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  5. "You have to forget it!"

"You have to forget it!"

Translation:Il faut laisser tomber !

January 30, 2013

23 Comments


https://www.duolingo.com/profile/oskalingo

Ok, here's my attempt at explaining the two ways you can translate this.

  1. Literally - tu dois l'oublier (or vous devez l'oublier)

  2. Idiomatically - tu dois laisser tomber (or vous devez laisser tomber)

Why does the idiomatic version not have an 'it'? Because as an expression it is focusing more on the attitude of 'letting fall' rather than the particular thing being forgotten. It is perhaps something like us telling someone that they have to 'smile and carry on'.

Hope this helps.


https://www.duolingo.com/profile/ThanKwee

Well done!
Here's a good discussion: http://forum.wordreference.com/showthread.php?t=90509
Someone brings up a good translation: "Just drop it!"

Here's a song written by Serge Gainsbourg. "Laisse tomber les filles" = "Leave the girls alone".
http://youtu.be/FWRCJhsz5t4

Then there's the following:

  • J'ai laissé tombé ma copine = I broke up with my girlfriend
  • J'ai laissé tombé le verre = I dropped the glass

https://www.duolingo.com/profile/northernguy

I like the just drop it thing. It helps to see how to get from the correct answer at the top of this page to the English translation


https://www.duolingo.com/profile/Snapp

Where is the "it" in "Vous devez laisser tomber" ? I lost a heart for adding "le" before "laisser", and I don't understand why.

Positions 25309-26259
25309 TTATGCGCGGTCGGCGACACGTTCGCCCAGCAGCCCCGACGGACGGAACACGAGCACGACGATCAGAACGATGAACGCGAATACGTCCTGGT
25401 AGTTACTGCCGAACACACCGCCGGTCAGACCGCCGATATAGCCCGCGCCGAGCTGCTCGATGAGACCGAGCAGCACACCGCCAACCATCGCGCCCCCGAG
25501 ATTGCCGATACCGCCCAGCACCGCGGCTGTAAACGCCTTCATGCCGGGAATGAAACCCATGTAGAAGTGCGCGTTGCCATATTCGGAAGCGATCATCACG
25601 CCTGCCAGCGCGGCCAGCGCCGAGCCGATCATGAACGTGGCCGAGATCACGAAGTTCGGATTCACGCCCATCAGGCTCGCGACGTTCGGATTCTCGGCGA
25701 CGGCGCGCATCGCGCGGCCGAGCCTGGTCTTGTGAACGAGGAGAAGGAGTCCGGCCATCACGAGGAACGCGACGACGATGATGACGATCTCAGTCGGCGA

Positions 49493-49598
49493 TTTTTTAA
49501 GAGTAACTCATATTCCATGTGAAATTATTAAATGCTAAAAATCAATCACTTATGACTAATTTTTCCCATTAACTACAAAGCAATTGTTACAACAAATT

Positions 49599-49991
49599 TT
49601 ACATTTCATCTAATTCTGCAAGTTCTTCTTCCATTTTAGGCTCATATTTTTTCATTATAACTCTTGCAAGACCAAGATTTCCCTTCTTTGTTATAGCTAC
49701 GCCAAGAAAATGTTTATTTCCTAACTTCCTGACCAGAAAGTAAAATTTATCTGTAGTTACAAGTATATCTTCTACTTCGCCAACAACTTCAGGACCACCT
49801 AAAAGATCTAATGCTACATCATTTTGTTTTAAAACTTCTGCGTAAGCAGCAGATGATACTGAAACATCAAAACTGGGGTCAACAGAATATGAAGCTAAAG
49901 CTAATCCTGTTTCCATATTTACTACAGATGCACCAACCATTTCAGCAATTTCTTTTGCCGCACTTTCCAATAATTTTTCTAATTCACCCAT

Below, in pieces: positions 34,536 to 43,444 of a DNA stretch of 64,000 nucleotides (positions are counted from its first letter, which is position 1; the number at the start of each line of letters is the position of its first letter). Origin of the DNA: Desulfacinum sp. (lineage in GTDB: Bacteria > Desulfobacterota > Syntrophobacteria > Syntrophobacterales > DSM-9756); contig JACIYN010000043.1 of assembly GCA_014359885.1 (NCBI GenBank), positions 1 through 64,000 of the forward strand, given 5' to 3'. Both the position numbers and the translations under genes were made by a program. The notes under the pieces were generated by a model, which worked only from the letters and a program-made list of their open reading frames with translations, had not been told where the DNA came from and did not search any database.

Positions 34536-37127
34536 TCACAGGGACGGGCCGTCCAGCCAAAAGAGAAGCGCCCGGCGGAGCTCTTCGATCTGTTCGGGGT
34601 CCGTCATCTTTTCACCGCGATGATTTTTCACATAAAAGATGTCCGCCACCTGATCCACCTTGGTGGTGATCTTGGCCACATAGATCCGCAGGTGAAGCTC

https://www.duolingo.com/profile/AnnaTall

A more direct translation in English would be 'you have to let it go'


https://www.duolingo.com/profile/nproiett

You also can't 'hold it back anymore'


https://www.duolingo.com/profile/Alex_VL

Conceal, don't feel, don't let them know. (I'm not sorry for this)


https://www.duolingo.com/profile/kletskoekk

Does "Il faut l'oublier" sound awkward?


https://www.duolingo.com/profile/ThanKwee

I wrote, "Tu dois l'oublier" and it was accepted.


https://www.duolingo.com/profile/albans

That is what I wrote too. It does not sound awkward.


https://www.duolingo.com/profile/cockroachlurcher

i don't think that's a good translation, it's impersonal, which the english sentence is not.


https://www.duolingo.com/profile/Dain

How about: Il faut que tu l'oublies?


https://www.duolingo.com/profile/dpater

I think this needs to be in the subjunctive in this instance, though, I believe 'oublies' is also the tu form of the subjunctive. I put this but got it wrong. Anyone else know better?


https://www.duolingo.com/profile/Dain

I just talked to a French native who said it is correct!


https://www.duolingo.com/profile/saturdaysun10

I wrote the same thing!


https://www.duolingo.com/profile/shrinkdad

I think the point of this sentence is to introduce the idiom, 'laisser tomber'. Alors, laissez tomber and accept it.


https://www.duolingo.com/profile/shawnviolet

How about il faut vous laissez tomber


https://www.duolingo.com/profile/codeandcoffeh

Rather than that:

Il vous faut laisser tomber.


https://www.duolingo.com/profile/shrinkdad

It would have to be in the subjunctive,'il faut que vous laissiez tomber'


https://www.duolingo.com/profile/patjm34

I put "On doit l'oublier" and got marked wrong. Would that not work as well?


https://www.duolingo.com/profile/ElianaSolange

What is wrong with: Il te faut laisser tomber?


https://www.duolingo.com/profile/michael.richters

I got this as "translate from English to French by selecting words", and couldn't figure it out because it was "You have to forget it!", but there was no oublier available. I'd just like to point out that we have the same metaphorical idiom in English: "You have to let it drop."


https://www.duolingo.com/profile/spanishzacd

Il faut que tu l'oublies should be accepted

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